II. If I am reading it correctly. The author seems to be saying that if one believes it is okay to kill someone or something, then that person then has no grounds to object to assaulting or otherwise mistreating that someone or something. Do I have that right? If so, it seems that the author believes that prohibitions on any kind of torture of death-row inmates (after a last appeal, at least) is just fine, for example. As another example, I live in part of the country where hunting is quite popular. We have no problem with someone going out and shooting a deer (within certain public safety limits and regulations). That said, we would be horrified if that hunter, instead of shooting a dear, decided to just slowly torture it. Or even just cut off a leg, then cauterized the wound, and released the animal. Is the author arguing that we just all lack common sense and we should celebrate the deer torturer as we do the hunter?

    III. The author said: “if it’s true what pro-choicers contend for, that a fetus’ right to life isn’t protected until it is born…” This is at the very best poorly written and sloppy. A minority of the pro-choice movement would agree with this statement, and in reality probably a pretty small one (a minority of those who support very late-term abortions, support them even when there is no medical reason whatsoever; most of these cases involve fetuses with developmental problems). We can look to polling to look at the general trends in views. Many companies ask about people’s views on abortion by trimester. For example, a USA Today/Gallup pol from December 2012 found that 61% believed abortion should be legal in the first trimester, then number goes down by more than half, to 27% for second trimester pregnancies, and down to 14% for the third. Other polls may find slightly different numbers, but the pattern is there in each one. It’s really hard to say that “pro-choicers” believe this statement, when some 56% of them think abortions in the second trimester should be generally illegal and 77% believe the same for the third trimester! “These people believe X, even though some 77% of them disagree with X” is not exactly a sensible thing to say, yet it is what the author tells us. A quick look at the author’s link to back this up shows us that few of the clinics mention anything about abortions in the third trimester (i.e. specifically cut off how far into a pregnancy they will abort), and those that do say nothing about doing it for any reason whatsoever (which would be required for the author’s statement about deserving no protection to be true).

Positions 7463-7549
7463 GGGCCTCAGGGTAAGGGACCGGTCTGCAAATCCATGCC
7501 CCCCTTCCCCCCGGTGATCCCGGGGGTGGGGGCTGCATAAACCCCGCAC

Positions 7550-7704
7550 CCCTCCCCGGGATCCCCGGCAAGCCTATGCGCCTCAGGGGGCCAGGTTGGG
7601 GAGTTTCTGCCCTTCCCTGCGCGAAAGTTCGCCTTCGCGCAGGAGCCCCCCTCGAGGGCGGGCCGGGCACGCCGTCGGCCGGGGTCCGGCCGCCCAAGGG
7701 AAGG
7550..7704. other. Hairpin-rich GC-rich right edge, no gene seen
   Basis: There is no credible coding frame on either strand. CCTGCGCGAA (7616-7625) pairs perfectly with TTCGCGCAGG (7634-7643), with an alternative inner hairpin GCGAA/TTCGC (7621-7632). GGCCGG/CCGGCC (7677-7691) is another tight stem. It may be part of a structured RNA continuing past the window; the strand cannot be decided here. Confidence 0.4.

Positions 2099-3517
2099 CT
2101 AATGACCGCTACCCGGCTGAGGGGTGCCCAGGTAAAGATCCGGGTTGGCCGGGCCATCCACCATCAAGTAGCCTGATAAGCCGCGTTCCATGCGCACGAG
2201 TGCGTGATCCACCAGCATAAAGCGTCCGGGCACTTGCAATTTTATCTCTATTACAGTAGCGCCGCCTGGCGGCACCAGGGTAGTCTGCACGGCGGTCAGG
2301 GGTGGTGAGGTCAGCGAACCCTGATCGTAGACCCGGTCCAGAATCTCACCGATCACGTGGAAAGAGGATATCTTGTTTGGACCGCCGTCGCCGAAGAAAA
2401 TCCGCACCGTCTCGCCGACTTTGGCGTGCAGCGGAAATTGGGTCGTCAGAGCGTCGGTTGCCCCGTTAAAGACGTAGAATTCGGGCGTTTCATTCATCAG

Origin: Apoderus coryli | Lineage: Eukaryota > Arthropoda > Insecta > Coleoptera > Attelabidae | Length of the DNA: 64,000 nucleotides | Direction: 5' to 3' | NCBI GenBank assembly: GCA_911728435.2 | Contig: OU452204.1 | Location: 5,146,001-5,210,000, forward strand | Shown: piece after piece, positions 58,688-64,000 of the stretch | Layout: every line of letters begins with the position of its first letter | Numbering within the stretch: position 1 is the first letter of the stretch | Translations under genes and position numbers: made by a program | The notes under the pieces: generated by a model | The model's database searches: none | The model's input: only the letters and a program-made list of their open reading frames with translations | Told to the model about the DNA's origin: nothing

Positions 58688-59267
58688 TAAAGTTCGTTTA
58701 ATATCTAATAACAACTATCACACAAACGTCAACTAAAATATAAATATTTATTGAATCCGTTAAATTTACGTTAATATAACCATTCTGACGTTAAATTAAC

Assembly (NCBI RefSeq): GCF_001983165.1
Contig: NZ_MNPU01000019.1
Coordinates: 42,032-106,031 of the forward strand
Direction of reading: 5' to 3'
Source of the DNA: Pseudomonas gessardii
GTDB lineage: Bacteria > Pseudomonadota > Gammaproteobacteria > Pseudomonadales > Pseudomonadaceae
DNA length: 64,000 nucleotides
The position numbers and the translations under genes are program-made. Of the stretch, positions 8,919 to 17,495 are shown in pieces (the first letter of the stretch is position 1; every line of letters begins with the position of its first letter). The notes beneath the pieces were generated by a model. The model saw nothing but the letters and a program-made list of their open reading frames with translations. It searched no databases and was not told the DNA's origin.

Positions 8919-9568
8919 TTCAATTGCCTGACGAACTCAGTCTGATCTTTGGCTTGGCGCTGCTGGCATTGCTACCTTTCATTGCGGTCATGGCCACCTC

Thanks,

    Luke

    Reply
  3. Gil Gatch says:

    “If I am reading it correctly. The author seems to be saying that if one believes it is okay to kill someone or something, then that person then has no grounds to object to assaulting or otherwise mistreating that someone or something. Do I have that right?”

    Luke. No one believes that it is ok to kill someone unless they are a murderer. That’s the point of the article.